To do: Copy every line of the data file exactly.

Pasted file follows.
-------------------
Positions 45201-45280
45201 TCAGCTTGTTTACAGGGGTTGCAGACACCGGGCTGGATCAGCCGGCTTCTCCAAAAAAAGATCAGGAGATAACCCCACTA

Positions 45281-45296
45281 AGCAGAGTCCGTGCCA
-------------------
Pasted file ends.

Positions 45201-45280
45201 TCAGCTTGTTTACAGGGGTTGCAGACACCGGGCTGGATCAGCCGGCTTCTCCAAAAAAAGATCAGGAGATAACCCCACTA

Positions 45281-45296
45281 AGCAGAGTCCGTGCCA